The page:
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Nothing could be further than the truth. Diet is one of the few factors that influence the overall health of our animal companions over which we have total control. Cats who are fed a healthy, wholesome, species-appropriate diet have a better chance of living a longer life, with better overall health, than those who are fed a poor-quality diet.

Cats are obligate carnivores. This means they are intended to have their nutritional needs met by the consumption of other animals. There is very little nutritional value for cats in plant-based food sources; in fact, physiologically, it is hard for their systems to effectively break down and utilize the nutrients in plant-based ingredients. As such, in a perfect world, they should have no grains at all in their food.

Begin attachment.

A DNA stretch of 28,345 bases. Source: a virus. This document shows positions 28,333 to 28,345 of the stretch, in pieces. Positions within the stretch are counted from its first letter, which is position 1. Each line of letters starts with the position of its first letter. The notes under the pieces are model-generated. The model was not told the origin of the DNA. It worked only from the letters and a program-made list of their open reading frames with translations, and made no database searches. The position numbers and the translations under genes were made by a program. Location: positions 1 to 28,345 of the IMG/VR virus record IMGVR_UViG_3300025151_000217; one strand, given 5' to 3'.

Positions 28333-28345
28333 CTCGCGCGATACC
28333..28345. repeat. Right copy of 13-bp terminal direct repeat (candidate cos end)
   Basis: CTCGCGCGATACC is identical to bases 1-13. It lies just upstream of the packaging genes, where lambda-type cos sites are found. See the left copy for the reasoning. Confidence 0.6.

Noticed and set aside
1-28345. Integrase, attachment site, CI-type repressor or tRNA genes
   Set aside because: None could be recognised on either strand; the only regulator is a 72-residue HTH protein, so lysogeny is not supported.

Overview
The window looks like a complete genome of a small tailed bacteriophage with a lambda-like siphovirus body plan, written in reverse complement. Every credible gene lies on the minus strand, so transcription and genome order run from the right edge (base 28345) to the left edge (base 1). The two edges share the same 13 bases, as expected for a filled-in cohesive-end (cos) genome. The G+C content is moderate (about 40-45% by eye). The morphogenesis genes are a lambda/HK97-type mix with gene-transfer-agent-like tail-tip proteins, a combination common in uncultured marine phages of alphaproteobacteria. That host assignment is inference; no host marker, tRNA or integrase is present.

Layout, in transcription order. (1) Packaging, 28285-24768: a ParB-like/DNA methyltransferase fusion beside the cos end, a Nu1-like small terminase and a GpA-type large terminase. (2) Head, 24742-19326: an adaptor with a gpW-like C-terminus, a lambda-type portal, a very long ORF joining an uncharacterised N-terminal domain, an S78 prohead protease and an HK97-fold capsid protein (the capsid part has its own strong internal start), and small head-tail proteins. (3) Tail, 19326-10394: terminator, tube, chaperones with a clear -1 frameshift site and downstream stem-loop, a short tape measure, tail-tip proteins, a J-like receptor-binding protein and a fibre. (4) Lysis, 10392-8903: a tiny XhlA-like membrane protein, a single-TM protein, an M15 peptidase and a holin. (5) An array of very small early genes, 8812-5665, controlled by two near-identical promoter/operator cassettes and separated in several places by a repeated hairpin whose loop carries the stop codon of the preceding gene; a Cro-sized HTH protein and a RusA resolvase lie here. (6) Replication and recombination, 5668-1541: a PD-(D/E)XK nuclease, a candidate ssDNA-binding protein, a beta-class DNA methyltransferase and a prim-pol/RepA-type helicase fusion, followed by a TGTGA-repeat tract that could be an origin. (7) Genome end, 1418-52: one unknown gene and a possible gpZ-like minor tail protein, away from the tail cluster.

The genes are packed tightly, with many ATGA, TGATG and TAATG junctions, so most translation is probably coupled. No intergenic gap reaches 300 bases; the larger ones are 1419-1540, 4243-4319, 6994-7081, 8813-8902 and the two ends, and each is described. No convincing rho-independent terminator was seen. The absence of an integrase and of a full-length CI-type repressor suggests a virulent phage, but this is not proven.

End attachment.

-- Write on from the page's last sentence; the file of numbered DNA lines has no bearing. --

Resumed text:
This means canned food is vastly preferable to dry kibble—kibble is convenient, but it is also, by its very nature, a far less nutritionally complete package. When it comes to canned food, guardians must always remember to carefully read food labels. A quality animal-based (meat) protein source should be the first ingredient listed on the food label, indicating it is that product's primary ingredient. Avoid foods that list as their first ingredient anything referred to as a "byproduct," or worse, grains like wheat, corn or rice.

Lisa Ward is a regular contributor to Angel Tales, the magazine of PAWS Chicago, and a PAWS volunteer. This article was originally published in the Spring/Summer 2007 issue of Angel Tales.

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